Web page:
“The Cincinnati industrial market emerged from the Great Recession with a vacancy rate in excess of 10%. Since then, robust leasing activity and a cautious approach to speculative construction have driven the overall vacancy rate down to a record-low 3.5%. Construction activity has ramped up over the past few years but demand continues to outpace supply, triggering double-digit year-over-year increases in asking rents for Class A logistics space. Amazon’s recent agreement to invest $1.5 billion at the Cincinnati/Northern Kentucky International Airport to create an Amazon Prime Air hub is a testament to the region’s transportation infrastructure, skilled labor force and business-friendly climate.” — Shenan P. Murphy, CCIM – CEO & Principal | Cincinnati & Dayton
The state of Ohio is becoming an e-commerce destination because of its central location, large workforce and excellent transportation advantages. In particular, Cincinnati is a market that is especially suited to meet the growing demand for faster delivery and accompanying needs for warehousing and transportation. More than 35 million people live within 250 miles of Cincinnati, nearly 15% of whom are millennials. Cincinnati’s central location and demand from e-commerce companies have dropped industrial vacancies to all-time lows, increased new development and made Cincinnati one of the top industrial growth markets in the country in Q1 2017.
The Amazon Prime Air hub at the Cincinnati/Northern Kentucky International Airport (CVG) will be a major boon to an already strong e-commerce market. When fully functional, the hub will employ 2,000 full-time employees as Amazon looks to expand its Prime Air capabilities.
According to Johnna Reeder, president and CEO of REDI Cincinnati, “The entire region will benefit from Amazon coming to CVG. This move will open up opportunities for Greater Cincinnati to be a strong competitor in the Internet of Things marketplace. It’s a great example of how much can get done when different organizations — from the airport to local economic developers — roll up their sleeves and work together.”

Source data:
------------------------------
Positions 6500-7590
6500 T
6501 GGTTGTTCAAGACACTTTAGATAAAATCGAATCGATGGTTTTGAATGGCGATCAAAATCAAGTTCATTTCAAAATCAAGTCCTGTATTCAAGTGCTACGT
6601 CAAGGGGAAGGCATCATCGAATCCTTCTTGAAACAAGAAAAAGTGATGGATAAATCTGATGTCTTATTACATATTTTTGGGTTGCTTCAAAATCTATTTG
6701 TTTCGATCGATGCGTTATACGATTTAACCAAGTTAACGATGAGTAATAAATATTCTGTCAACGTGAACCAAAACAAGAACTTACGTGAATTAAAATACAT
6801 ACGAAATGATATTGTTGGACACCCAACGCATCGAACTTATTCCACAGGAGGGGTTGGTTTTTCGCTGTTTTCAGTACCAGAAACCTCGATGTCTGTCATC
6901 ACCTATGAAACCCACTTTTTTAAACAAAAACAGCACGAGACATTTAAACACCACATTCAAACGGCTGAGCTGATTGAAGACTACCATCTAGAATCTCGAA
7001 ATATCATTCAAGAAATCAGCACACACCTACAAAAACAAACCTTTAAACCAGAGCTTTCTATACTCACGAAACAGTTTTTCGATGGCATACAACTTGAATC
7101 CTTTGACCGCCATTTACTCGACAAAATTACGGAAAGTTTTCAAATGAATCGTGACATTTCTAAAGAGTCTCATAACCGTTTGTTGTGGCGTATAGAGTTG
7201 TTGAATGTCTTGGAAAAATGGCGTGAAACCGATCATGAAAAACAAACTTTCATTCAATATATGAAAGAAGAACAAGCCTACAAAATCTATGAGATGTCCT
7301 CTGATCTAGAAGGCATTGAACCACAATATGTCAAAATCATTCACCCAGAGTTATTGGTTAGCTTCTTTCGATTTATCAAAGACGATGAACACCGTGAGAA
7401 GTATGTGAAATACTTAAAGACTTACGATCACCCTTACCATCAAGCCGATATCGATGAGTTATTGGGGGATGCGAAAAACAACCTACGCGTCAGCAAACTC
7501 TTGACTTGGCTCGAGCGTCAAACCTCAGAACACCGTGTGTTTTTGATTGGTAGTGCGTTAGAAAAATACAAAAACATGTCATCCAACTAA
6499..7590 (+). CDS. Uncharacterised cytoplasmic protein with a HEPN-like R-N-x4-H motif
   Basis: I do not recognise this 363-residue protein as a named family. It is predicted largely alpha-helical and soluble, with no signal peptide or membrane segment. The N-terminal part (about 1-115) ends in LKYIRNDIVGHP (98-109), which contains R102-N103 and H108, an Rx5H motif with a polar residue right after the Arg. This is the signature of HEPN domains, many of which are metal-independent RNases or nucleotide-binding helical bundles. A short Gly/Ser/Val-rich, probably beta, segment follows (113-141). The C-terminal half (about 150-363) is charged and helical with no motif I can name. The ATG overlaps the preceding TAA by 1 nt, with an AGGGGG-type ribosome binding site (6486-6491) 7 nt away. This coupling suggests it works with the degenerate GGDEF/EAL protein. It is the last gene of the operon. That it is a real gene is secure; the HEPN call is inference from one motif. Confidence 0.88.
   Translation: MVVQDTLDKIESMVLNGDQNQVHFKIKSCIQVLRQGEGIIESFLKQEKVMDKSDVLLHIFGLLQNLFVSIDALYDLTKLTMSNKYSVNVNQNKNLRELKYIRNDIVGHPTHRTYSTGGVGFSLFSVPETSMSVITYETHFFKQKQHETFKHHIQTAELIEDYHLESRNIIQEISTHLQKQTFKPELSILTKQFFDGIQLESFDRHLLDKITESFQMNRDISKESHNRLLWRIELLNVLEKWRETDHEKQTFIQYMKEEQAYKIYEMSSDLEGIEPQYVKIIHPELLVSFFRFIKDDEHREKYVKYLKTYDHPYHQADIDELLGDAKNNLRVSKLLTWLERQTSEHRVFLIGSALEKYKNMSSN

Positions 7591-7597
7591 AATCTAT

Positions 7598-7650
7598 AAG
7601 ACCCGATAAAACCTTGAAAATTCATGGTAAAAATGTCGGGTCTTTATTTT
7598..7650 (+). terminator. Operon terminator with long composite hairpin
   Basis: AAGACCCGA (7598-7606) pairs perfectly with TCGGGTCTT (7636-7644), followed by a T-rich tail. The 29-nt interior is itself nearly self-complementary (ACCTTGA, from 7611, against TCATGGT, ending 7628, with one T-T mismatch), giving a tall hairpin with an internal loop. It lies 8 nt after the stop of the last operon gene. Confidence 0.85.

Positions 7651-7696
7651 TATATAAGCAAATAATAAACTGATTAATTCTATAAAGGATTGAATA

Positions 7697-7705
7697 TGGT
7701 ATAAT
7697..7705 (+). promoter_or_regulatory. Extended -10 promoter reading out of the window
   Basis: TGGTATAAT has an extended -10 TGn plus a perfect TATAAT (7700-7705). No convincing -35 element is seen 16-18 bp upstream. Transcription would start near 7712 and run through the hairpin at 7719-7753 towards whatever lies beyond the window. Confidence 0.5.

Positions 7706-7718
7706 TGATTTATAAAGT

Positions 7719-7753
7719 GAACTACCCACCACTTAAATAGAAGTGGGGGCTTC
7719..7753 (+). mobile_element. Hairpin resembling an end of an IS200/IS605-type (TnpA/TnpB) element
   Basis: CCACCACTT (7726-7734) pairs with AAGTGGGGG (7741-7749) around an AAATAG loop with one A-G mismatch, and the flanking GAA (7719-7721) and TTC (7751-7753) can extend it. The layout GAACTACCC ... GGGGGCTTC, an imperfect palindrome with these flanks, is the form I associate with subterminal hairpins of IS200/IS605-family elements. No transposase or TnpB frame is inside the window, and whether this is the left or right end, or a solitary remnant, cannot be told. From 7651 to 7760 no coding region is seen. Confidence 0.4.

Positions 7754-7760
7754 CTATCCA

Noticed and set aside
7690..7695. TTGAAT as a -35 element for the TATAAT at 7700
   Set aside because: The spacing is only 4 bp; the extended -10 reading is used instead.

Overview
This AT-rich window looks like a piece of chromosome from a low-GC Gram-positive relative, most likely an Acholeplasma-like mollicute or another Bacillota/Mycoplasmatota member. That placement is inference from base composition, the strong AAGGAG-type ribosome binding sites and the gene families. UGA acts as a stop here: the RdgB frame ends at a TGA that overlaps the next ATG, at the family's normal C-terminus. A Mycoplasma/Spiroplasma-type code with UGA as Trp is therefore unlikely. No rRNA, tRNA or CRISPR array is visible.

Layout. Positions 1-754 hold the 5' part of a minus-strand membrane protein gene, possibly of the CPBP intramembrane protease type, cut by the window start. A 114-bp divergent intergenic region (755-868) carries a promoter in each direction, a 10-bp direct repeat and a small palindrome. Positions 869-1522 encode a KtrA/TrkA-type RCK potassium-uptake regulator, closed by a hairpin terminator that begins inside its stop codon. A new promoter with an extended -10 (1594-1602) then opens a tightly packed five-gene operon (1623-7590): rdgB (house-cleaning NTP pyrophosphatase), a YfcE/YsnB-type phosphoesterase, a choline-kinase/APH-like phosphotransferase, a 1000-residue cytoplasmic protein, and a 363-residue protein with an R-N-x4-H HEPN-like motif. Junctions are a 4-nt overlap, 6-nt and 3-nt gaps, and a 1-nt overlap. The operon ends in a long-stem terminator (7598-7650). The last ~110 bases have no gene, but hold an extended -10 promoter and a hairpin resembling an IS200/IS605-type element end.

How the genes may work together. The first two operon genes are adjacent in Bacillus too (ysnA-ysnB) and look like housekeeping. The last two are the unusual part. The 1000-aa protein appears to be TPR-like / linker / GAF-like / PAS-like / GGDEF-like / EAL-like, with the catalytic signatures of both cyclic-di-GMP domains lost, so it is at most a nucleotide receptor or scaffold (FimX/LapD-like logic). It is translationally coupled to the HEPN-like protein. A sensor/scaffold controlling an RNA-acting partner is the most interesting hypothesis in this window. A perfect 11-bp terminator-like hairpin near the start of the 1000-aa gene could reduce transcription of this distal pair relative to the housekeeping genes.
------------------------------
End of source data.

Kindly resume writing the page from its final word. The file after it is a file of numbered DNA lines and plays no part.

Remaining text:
After peaking at more than 10% in 2009, the Cincinnati industrial market has enjoyed steady year-over-year drops in overall vacancy. Today, vacancy stands at under 4% as new developments are being gobbled up by large users and small industrial space availabilities are at all-time lows.
The top transactions in Q1 2017 were all in the e-commerce sector and involved recently completed modern bulk distribution centers:
- Hayneedle occupied 994,000 square feet at Park North at Monroe.
- Kroger acquired a 674,500-square-foot distribution facility in Independence that they will use for online grocery fulfillment.
- Amazon expanded to a 647,000-square-foot building in Hebron.
- UPS leased 442,000 square feet near the airport.
These deals, as well as a plethora of move-ins, sent occupancy soaring in the Cincinnati industrial market during the first three months of 2017. More than 3 million square feet of industrial space were absorbed during the first quarter — an all-time record for the market and enough to rank Cincinnati seventh in the nation for total net absorption and third for absorption as a percent of inventory at the end of Q1 2017.
Construction activity is strong and increasing in volume. Following 2.2 million square feet of speculative projects completed in 2015, another 2.9 million square feet were completed in 2016. In 2017, an anticipated 4 million square feet of speculative warehouse space will be added, which will be the highest amount of new development in more than a decade.
New Class A product, in conjunction with tightening availabilities, has resulted in a 6.1% year-over-year increase in the bulk warehouse asking rental rate to $3.72 per square foot. The shrinking supply of available mid-sized freestanding industrial buildings has exerted pressure on asking rates for this property type, which has recorded a year-over-year gain of 24.4% to $4.37 per square foot.
Overall, industrial asking rental rates in Cincinnati finished Q1 2017 at $4.26 per square foot, significantly lower than the U.S. average of $5.87 per square foot.
|Inventory||Overall Vacancy Rate||Overall Net Absorption||New Supply (Construction)||Under Construction||Asking Rental Rate (psf/yr)|
|Overall Vacancy Rate Q1 2016||Overall Vacancy Rate Q1 2017||Asking Rental Rate Q1 2016||Asking Rental Rate Q1 2017|
500,000 SF +
Source: Colliers International
For more insights, learn about the top 10 U.S. industrial emerging markets positioned to experience the most robust increases in demand from occupiers and owners. And stay tuned for more Industrial Market Spotlights!
Also: Read the U.S. Industrial Market Spotlight: Puget Sound
James Breeze is National Director of Industrial Research for Colliers International in the United States. Based in the Greater Los Angeles area, he prepares quarterly and specialized industrial research reports and interprets trends and data across the country.